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In this edition of Insight’s summer blog, Nehal Bhandari talks about her internship at École Polytechnique Fédérale de Lausanne (EPFL), Switzerland – among the world’s most prestigious technical universities.

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Chief Editors: Anshul Avasthi, Chirag Chadha


How it began
Your third year in IITB is when you’ll typically be applying for interns all over the world. Not the best of times I would say. You spend days filling up countless applications, almost go through an existential crisis while writing your SOP – and I won’t even mention the interviews. For those applying to professors on their own, the task is even more onerous. You spend hours writing a mail, wait for weeks hoping for a reply and repeat the cycle endlessly. The process sure is exacting, but then as they say, “All things are difficult before they are easy”. The outcome was equally rewarding.

Two hours before my first end-sem, I found out that I’d be spending my next summer in Switzerland! What’s more is that EPFL (École Polytechnique Fédérale de Lausanne) is considered to be among the world’s most prestigious technical universities, offering excellent infrastructure and wonderful opportunities for research. My intern is in the field of Computer Architecture and I was exhilarated by the thought of getting to work on my desired subject with one of the best labs in the field.

Life in Lausanne
On the 2nd of May I finally landed in Lausanne, Switzerland. It was a Friday night when I arrived so I had the weekend to get settled and explore the neighborhood. Travel is extremely convenient in Lausanne and everywhere in Switzerland. Even in an alien city, my friend and I had no problems going anywhere we liked. The only hiccup is the language which is predominantly French. Unless you know French you may sometimes face inconveniences, however I was lucky that my friend did know the language. If anyone plans on visiting Switzerland next summers, remember to carry your umbrella/raincoat as it drizzles here in May and temperatures may drop sharply. Coming to the food, you can look out for some Indian and Sri Lankan grocery stores in Lausanne where you find almost everything you need. There was one right in front of my apartment. It’s always nice to try the local cuisines, and Switzerland offers a variety of things to look out for. However you may want to pack some Indian spices and masalas with you (specially recommended for vegetarians) because even though we have been desensitized to bad food (all thanks to our messes), after a point you will miss ‘ghar ka khana’. Also Switzerland is quite a costly place (I think the costliest in Europe), so you can save a lot by cooking your meals.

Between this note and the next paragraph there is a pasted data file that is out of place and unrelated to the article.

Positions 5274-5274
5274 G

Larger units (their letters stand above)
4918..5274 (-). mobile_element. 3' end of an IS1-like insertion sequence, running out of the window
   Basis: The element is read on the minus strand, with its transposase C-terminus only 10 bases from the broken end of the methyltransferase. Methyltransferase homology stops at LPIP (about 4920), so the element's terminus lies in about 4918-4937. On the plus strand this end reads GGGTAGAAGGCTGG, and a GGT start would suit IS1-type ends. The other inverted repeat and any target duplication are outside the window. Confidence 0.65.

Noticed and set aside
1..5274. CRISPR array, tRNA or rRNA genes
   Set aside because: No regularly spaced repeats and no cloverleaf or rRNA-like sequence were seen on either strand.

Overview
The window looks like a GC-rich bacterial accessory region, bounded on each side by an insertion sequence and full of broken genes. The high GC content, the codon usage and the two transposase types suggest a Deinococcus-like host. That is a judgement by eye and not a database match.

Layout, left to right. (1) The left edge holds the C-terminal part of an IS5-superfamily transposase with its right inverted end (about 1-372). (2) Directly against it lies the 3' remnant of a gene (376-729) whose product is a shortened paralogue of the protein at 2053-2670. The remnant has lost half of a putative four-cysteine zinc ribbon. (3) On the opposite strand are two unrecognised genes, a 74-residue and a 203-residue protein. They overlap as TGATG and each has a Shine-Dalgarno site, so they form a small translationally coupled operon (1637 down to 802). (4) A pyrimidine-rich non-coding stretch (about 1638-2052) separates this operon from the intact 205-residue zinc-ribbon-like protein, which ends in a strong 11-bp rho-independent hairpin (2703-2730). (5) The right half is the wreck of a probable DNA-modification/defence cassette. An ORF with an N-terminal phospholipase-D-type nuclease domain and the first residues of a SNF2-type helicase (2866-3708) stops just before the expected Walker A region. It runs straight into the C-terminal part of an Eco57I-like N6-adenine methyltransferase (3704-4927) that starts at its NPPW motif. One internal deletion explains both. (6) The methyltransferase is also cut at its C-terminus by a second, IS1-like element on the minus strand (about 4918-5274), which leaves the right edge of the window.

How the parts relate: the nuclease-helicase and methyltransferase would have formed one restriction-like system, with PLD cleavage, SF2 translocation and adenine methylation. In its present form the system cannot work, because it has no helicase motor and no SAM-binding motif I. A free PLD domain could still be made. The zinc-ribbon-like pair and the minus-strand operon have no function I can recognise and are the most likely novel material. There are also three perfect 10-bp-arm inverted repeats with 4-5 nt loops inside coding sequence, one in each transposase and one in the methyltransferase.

Lab, Work, EPFL
At EPFL, the entire university is segmented into labs rather than departments. Every lab is an autonomous unit with very specific research work. It’s fun to sometimes visit other labs (if you do not have access, you can at least peek through the glass walls) to catch a glimpse of the amazing machines and state-of-the-art equipments they use.
The campus is like a huge collage of buildings (no two buildings seem similar), each one prettier than the last. The one that stands apart is the famous Rolex Learning Centre with the lake waters glistening right beside it. What adds soul to the place are the wonderful, jovial people around. You can’t help but get infected by the youthful ebullience around you.


People in my lab are really warm and welcoming and I get along really well with my co-interns. Work is so much more fun with all of them around. I look forward to going to lab each day. We religiously play foosball (table football) matches, go for hilarious movie watching sessions and for some insane cycling trips. I can’t even begin to imagine how much I am going to miss all this. I believe this is the best opportunity to meet new people, experience a completely different work culture and create memories that you can cherish for life.

To talk a bit regarding my work, on the very first day itself my supervisor explained all the details of the project to me. I am working on Partial Reconfiguration in FPGAs (Field Programmable Gate Arrays) which is a relatively new area. There is a lot to learn and even more to do. I am enjoying my work thoroughly. That is not to say that there aren’t any obstacles. You do get stuck at times and things get exasperating, but then that’s why we call it “training”, right? [pullquote]You do get stuck at times and things get exasperating, but then that’s why we call it “training”, right? [/pullquote]Besides academic stuff, there are a plethora of cool activities going on in the campus like kayaking, wind surfing, rock climbing, dance workshops, beach volley, etc. to mention a few.


There are plenty of things to do during weekends or in your spare time. That’s how things roll here. You work hard the whole week and play harder during the weekend. For all the sports enthusiasts, you can go on long biking trails, treks, hikes and what not! For nature lovers, Switzerland is heaven. Besides Switzerland there are numerous places in Europe you wouldn’t want to miss. If I start describing my own expeditions, I will keep rambling for hours. All I would say is plan properly and plan in advance and you can savor the exquisiteness of Europe.